July 20th •
The Making Home Affordable Act (MHAA) is really a group of many connected programs, all with the aim of relieving financial hardship caused by home ownership. You may be eligible for more than one program, so be sure to click on the link under each section to find out more about eligibility and benefits.
HAMP is mainly for people having trouble making mortgage payments because of increases in expenses or decreases in income.
You can take advantage of PRA if your home is now worth much less than what you owe on it, mainly by working with mortgage servicers to reduce your amount owed.
The 2MP may be for you if you currently have a home equity loan, HELOC, or other second lien that keeps you from making your mortgage payments.
If your home loan is guaranteed or insured by the Federal Housing Administration (FHA), you may be able to take advantage of the FHA-HAMP. The program is designed to lower monthly mortgage payments to 31% or less of your monthly pre-tax income.
Similar to the FHA-HAMP, if your home loan is guaranteed by the USDA’s Section 502 Single Family Housing Guaranteed Loan Program, you could be eligible for the same reductions down to 31% of your pre-tax income.
If your home loan is insured or guaranteed by the Department of Veterans Affairs (VA), you may be eligible for the VA-HAMP, reducing your payments to 31% or less of your monthly pre-tax income, much like similar programs for the USDA and FHA.
HAFA could be right for you if you just can’t make your mortgage payments and you need to move to more affordable housing. The program itself has two options, based on your situation. In some cases, your mortgage company allows you to “short-sale” your home for less than you currently owe. In other cases, a Deed-in-Lieu of foreclosure lets you transfer ownership of the house back to your mortgage lender.
In either case, HAFA does not harm your credit score as much as traditional foreclosure methods, and you will be completely free of whatever balance remains after short-selling.
If your home has a second mortgage AND your first mortgage servicer will participate in FHA short refinance, the FHA-2LP could reduce or even eliminate your second mortgage. If the second mortgage servicer agrees, your total mortgage debt will not exceed 115% of your home’s present value.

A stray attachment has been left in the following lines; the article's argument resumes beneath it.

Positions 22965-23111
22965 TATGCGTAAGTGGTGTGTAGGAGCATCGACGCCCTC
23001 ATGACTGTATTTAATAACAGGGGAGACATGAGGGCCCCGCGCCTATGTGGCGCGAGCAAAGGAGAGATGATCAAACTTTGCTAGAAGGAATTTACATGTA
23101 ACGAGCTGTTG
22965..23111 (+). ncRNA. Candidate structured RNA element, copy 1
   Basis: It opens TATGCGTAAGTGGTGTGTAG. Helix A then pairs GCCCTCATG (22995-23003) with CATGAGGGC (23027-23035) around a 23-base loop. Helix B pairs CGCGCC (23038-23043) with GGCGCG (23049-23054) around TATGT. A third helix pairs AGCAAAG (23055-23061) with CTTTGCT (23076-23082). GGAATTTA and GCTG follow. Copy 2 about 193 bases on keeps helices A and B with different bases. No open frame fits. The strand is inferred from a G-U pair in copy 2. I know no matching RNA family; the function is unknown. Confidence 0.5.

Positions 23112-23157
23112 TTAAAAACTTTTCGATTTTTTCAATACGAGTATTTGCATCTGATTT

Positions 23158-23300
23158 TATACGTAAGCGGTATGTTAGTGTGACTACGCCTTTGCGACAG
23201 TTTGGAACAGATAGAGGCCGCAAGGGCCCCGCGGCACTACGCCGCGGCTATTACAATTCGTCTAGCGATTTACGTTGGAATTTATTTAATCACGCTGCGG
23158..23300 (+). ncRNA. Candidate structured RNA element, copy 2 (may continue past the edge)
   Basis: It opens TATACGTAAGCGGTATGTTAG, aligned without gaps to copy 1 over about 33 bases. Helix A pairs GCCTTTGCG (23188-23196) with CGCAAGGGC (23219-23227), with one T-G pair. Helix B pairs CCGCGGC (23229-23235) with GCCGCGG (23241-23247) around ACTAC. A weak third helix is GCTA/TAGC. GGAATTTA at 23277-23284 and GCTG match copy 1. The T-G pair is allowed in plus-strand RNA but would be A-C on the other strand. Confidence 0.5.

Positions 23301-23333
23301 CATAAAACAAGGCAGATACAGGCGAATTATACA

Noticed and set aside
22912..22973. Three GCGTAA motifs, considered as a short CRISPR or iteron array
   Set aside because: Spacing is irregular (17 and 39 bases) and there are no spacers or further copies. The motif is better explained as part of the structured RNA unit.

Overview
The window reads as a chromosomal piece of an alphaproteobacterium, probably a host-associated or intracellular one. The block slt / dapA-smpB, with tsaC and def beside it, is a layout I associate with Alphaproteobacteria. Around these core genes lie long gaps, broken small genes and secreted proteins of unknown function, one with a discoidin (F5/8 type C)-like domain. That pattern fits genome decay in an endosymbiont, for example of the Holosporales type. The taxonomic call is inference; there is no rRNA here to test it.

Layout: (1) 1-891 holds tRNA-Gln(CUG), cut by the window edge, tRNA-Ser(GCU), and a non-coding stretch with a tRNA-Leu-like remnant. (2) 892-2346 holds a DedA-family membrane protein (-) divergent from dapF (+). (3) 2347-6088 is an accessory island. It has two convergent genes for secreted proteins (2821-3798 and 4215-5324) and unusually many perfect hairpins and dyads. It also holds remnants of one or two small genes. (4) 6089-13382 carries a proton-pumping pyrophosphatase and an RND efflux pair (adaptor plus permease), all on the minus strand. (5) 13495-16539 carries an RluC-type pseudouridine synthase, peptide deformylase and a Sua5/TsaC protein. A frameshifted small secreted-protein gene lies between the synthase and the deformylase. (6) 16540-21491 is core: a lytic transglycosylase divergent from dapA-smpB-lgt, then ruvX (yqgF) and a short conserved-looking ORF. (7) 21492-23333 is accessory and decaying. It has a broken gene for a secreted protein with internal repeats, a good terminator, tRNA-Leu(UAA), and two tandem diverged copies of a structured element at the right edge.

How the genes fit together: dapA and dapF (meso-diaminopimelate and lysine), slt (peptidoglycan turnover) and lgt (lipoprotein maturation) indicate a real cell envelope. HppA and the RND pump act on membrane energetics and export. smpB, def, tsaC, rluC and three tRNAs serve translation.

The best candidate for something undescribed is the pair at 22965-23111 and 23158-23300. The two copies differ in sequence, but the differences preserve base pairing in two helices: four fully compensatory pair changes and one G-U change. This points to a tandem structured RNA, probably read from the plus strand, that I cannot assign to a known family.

HARP is for people who are still caught up on mortgage payments, but may be unable to get refinancing because the value of their home has decreased. HARP loan applications are underwritten and come with refinancing fees, but the program is meant to give you a better, cheaper mortgage rate.
Similar to HARP, FHA Short Refinance is for people who are not behind on mortgage payments but still owe more than their home is worth. If your servicer agrees, your mortgage will be refinanced into a stable FHA-insured program, reducing your current mortgage to 97.75% or less of your home’s current value.
UP could reduce your mortgage payments to 31% of your income, or stop payments completely for 12 months or longer. Eligibility is based on your specific situation, but requires you to be unemployed.
States hit the hardest by the current economic crisis receive extra assistance for homeowners in need. The HHF is separate from the Making Home Affordable Act, but also works side-by-side with it with payment assistance, principal reduction, elimination of second lien loans, and help for people moving between homes.
Although each program listed above has certain application procedures, you may find it useful to talk to a dedicated HUD-approved housing counselor to prepare your application. A counselor will also help weigh your options and work with you can your mortgage companies to find the best solution.
A counselor can be reached by calling 888-995-HOPE (4673), or 877-304-9709 for the hearing impaired, and a full list of what you’ll need to apply may be found here.
Before you get started, you may also estimate how much your monthly payments will be reduced using the online calculator here.